Afraid to write

journaling

A while ago I read a blog post by writer Jenny Boyle at peaceandhotness.com about her fear to publish her writing. She thought she wasn’t able to be truly authentic and useful to her readers because she was going through a difficult time in her life. She wondered how she could possibly help others to live the healthy lifestyle she was recommending, when she couldn’t even help herself. 

I recognize her struggle. I often wonder if I am the right person to be writing what I write about as well. Most of my life I didn’t want to show my writing to anyone because I didn’t think I was “authorized” or good enough. I thought others wouldn’t take me seriously, or they would laugh at me for my audacity. Consumed by these doubts, I thought I had nothing of significance to say to the world. Maybe I lacked the wisdom to back up any of my pronouncements.

Especially when I was younger, I thought: “Who am I to tell anyone anything, when I barely know who I am? When I’ve barely done anything with my life?”

The doubts did prevent me from doing anything with my personal writing for almost 40 years, although I did write for my various jobs. I never stopped wanting to be a writer, however. 

Like Jenny, I went to a therapist to sort through my blocks — the fears that held me back from living the life I knew I could have.  

After leaving my first husband, my therapist Susan asked me in a session if I ever thought of writing about the things I had learned and experienced in my life. Susan said I could help others because I have an understanding about my struggles that others might not. For example, I’m very clear on how I talk myself out of taking action. I reflect on my own struggles in a way that helps me through them — through regular journaling — something I have been doing for most of my life. That alone was a tremendous benefit and help to my mental health. 

I told Susan I thought of blogging many times, but feared opening up like that on the Internet. Yet the truth was that I’d read many blogs by women who were dealing with very similar issues as I was, and I loved reading them. I admired the openness and authenticity of these writers and wanted to have the courage to write like they did.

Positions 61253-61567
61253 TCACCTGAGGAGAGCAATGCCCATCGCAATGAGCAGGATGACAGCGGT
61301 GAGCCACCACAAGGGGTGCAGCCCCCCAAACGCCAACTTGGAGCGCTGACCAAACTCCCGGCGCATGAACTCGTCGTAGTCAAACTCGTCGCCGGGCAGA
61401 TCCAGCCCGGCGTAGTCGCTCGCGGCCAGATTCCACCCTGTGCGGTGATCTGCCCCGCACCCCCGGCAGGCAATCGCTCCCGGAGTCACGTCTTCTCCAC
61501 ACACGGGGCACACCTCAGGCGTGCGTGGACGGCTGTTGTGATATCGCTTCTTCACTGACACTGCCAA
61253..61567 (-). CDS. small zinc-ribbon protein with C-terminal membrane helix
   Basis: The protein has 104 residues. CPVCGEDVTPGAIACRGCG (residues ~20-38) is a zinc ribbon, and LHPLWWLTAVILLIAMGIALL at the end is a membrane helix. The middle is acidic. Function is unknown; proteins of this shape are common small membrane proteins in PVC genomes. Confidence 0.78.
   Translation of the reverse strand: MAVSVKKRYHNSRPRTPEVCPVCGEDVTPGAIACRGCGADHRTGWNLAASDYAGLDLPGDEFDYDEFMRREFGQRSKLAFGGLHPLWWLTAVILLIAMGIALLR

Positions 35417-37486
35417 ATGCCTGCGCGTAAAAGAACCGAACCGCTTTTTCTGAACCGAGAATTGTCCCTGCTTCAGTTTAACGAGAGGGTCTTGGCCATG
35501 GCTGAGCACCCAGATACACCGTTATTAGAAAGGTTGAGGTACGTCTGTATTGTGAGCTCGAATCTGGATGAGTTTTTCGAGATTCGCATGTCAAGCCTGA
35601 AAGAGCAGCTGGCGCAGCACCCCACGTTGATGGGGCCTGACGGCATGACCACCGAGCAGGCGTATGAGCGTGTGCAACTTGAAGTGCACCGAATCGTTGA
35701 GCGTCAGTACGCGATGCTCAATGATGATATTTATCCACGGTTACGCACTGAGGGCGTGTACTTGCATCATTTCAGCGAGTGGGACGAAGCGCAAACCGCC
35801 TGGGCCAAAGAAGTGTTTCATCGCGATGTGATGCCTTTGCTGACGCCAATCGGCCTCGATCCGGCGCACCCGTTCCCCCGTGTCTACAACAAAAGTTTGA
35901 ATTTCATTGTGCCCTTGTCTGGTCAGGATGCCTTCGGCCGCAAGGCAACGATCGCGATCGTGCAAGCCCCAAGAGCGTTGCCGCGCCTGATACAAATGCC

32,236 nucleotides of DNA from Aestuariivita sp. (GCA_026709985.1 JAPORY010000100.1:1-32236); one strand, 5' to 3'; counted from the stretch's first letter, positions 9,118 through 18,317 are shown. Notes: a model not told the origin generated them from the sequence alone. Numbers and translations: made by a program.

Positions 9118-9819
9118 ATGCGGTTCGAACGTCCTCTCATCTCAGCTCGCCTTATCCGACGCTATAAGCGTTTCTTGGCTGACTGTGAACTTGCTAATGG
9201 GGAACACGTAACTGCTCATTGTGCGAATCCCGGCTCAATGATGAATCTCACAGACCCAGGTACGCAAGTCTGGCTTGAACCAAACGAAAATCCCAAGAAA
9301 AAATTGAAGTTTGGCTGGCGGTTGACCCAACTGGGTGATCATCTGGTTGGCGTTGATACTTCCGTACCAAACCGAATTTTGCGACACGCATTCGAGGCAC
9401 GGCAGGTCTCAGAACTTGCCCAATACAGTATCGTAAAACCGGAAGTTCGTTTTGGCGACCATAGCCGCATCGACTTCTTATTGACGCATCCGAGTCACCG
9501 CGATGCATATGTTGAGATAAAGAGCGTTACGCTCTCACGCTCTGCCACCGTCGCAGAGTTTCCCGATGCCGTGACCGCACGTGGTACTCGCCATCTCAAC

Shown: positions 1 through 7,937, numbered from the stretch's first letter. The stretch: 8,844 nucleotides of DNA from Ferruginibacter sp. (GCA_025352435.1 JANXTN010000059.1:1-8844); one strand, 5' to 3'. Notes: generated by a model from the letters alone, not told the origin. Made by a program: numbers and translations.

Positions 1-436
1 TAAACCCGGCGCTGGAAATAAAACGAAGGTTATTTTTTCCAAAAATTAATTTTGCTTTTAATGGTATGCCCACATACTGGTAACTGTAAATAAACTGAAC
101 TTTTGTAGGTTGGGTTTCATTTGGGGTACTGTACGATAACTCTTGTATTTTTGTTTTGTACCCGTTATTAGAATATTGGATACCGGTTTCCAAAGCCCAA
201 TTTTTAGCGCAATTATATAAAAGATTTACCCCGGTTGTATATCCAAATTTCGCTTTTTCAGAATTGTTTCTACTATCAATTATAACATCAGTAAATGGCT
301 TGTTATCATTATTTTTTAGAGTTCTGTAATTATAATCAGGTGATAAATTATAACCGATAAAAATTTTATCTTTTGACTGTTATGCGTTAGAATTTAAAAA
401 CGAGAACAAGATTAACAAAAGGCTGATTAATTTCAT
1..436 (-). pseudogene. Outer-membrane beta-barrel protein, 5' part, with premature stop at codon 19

It is surprisingly common for women to struggle with sharing their voice. 

One woman wrote into Dear Sugar, the column written by Cheryl Strayed, asking:

“How do I reach the page when I can’t lift my face off the bed? How does one go on, Sugar, when you realize you might not have it in you? How does a woman get up and become the writer she wishes she’d be?”

Sugar’s response was beautiful:

How many women wrote beautiful novels and stories and poems and essays and plays and scripts and songs in spite of all the crap they endured. How many of them didn’t collapse into a heap of “I could’ve been better than this” and instead went right ahead and became better than anyone could’ve predicted or allowed them to be. The unifying theme is resilience and faith. The unifying theme is being a warrior and a motherfucker. It is not fragility. It is strength. It’s nerve. And “if your Nerve deny you—,” as Emily Dickinson wrote, “go above your Nerve.” Writing is hard for every last one of us—straight white men included. Coal mining is harder. Do you think coal miners stand around all day talking about how hard it is to mine for coal? They do not. They simply dig.

You need to do the same, dear sweet arrogant beautiful crazy talented tortured rising star glowbug. That you’re so bound up about writing tells me that writing is what you’re here to do. And when people are here to do that, they almost always tell us something we need to hear. I want to know what you have inside you. I want to see the contours of your second beating heart.

So write. Not like a girl. Not like a boy. Write like a motherfucker.
— Cheryl Strayed, from "Tiny Beautiful Things"

Now I know that if you have the passion to write, you MUST write. It’s a part of you that you don’t just owe it to yourself to honor, but you also owe it to the world. 

I can’t say that I’m done with the vulnerability part of this struggle to write, but I think I am gathering the nerve. It’s becoming easier every day.

The truth is, someone will love your writing or benefit from it, and for that person who does, isn’t it worth it to try? 

If you want a safe place to share your vulnerability and your writing, I highly recommend the Wild Heart Writers course by Jeanette LeBlanc. It is a place to put your writing that is safe and where you will get honest and supportive feedback and encouragement. If you want to take your writing further and have it published, Jeanette will help you find the right place for it.